I was thinking about apologising this week, not that there was a particular incident which I needed to say sorry for, but instead I was reflecting on how bad we are at it – generally speaking! Is that through lack of practise I wonder?
We all make mistakes, and yet we often fail to apologise properly, or even at all. This can only harm our relationships, and in my experience, I only ever think more highly of someone who admits their faults, not less.
I may struggle to point to specific Bible verses here, so please treat this as helpful advice rather than anything else! Experience gained the hard way is the only authority I can claim!
When you apologise, be specific.
Sometimes when we discipline our children, they say “sorry” but really they mean “Be quiet Dad!” When I probe a little, asking what they are aplogising for, they cannot always tell me.
When you tell someone you are sorry, be clear about what it is you are sorry for. It not only acknowledges the mistake you made, but shows you understand why they were upset or hurt.
For instance, you could say:
- I’m sorry I snapped at you this morning, it wasn’t your fault and I should not have said what I did.
- I’m sorry I did not do what I said I would do yesterday, that must have been frustrating and created extra work for you.
While you do not necessarily need to mention when it happened, I think that can help to be clear about what went on.
Keep It Simple and Short
In my experience, it is better to be brief and to keep things simple. When we go on and on, trying to explain or setting the scene, it can come across as making excuses. We will touch on that in a moment, but for now, keep things straightforward.
I am not suggesting that you say something like, “I’m sorry I had an affair, that was inconsiderate of me.” As clearly, such a wrong requires a little more effort on our part!
I’m sorry, but… no excuses
When we apologise, we should offer no excuse along with it. You can hear the tell tale signs when someone says, “I’m sorry, but…” that little word “but” adds the idea that although I was wrong, there were extenuating circumstances which mean it wasn’t totally my fault.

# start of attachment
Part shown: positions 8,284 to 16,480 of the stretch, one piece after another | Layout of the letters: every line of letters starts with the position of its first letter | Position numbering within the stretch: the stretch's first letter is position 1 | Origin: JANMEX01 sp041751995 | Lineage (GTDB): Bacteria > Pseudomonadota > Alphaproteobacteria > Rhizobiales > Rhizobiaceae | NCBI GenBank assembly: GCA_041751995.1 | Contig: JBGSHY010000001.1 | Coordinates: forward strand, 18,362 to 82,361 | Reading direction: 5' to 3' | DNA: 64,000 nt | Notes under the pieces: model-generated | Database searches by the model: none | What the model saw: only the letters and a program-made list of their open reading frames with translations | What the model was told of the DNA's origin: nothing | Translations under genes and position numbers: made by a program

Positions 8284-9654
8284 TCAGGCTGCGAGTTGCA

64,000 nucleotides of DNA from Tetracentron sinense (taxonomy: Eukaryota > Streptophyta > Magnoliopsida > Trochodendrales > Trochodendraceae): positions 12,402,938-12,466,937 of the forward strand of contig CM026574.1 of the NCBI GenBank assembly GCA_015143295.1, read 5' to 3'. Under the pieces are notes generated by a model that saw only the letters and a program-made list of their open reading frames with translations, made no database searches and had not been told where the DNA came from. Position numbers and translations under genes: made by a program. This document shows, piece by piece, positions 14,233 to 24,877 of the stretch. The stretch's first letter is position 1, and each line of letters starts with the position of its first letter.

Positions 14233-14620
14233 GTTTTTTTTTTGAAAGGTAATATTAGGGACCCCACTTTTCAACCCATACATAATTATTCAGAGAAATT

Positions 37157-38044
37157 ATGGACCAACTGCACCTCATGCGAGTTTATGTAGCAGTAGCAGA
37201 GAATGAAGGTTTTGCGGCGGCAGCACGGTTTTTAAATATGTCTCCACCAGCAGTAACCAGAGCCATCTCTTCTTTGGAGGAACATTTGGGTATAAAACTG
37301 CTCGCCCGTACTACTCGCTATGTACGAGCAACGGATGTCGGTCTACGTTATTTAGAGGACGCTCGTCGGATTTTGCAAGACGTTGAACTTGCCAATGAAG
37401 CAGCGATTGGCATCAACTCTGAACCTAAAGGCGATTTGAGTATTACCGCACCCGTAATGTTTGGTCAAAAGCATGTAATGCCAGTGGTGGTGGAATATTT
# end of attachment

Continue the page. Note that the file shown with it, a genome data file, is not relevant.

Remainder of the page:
Worse is when we say, “I’m sorry, but you…” turning around a situation like that is never any way to say we are sorry.
The truth is, when we are wrong, we have no excuse for our behaviour. There may be reasons why it happened, such as tiredness, worry, fear or stress, but an excuse does not make a wrong thing right.
I once heard it said that an excuse is a reason stuffed with a lie, and there is much truth to that.
When we are wrong, we should just say so, offering no excuses for the behaviour. It is merely an attempt to lessen the offence. Far better to just hold up one’s hands and and say, “I was wrong, I’m sorry.”
In a similar way, when we are wrong, we have no defence any more than we have an excuse.
In a court of law, the accused mounts a defence to prove their innocence. In situations where the defendant admits their guilt, no defence is required.
When we say we are sorry, we are admitting that we have done something wrong. If we defend ourselves in that scenario, do we really believe we are “guilty” therefore? If some part of us believes we are innocent, then our apology lacks integrity.
Don’t apologise like a politician!
I write this at a time when the Prime Minister in the UK has been accused of breaking COVID restrictions which he imposed upon the rest of the nation. His “apologies” to date have not been all that well received by other politicians or the wider public. He has offered excuses; “I didn’t know it broke the rules…” and he has defended himself, saying “It was a work event, and I was only there 10 minutes…”
Often politicians will apologise by saying things like, “I’m sorry that hurt was caused…” thus avoiding any personal responsibility. It is like saying, “I’m sorry you took offence…” again, implying that the fault is not theirs, but yours… you took offence where none was intended.
Apologies must be freely offered, and not given begrudgingly. When politicians, or indeed anyone, apologises this way, we all question the sincerity of it.
Well, I’ve said I was sorry…
I have pointed out many ways not to apologise, and I hope it helps you give more honest and sincere apologies in future. My advice is simply to be open and admit when you’ve done wrong.
I want to close by reminding you that even when you do apologise sincerely, acceptance of that apology and forgiveness must never be demanded.
If someone does not respond positively to your sorrow, then please never say “Well, I’ve apologised, what more do you want?”
Forgiveness must never be demanded. When you offer your apologies, you must leave them with the other person and give them time to respond. It is not for you to remind them that they ought to forgive you, or that your apologies somehow heal hurts that were caused.
We all make mistakes, and as long as we live and interact with other people, there will be times when we need to say we are sorry for a wrong we have done. Let us apologise sincerely, without excuse or defence, and humbly say we are sorry when we need to.
I hope this has been helpful, and trust you won’t need to call upon it too often! Have a great day!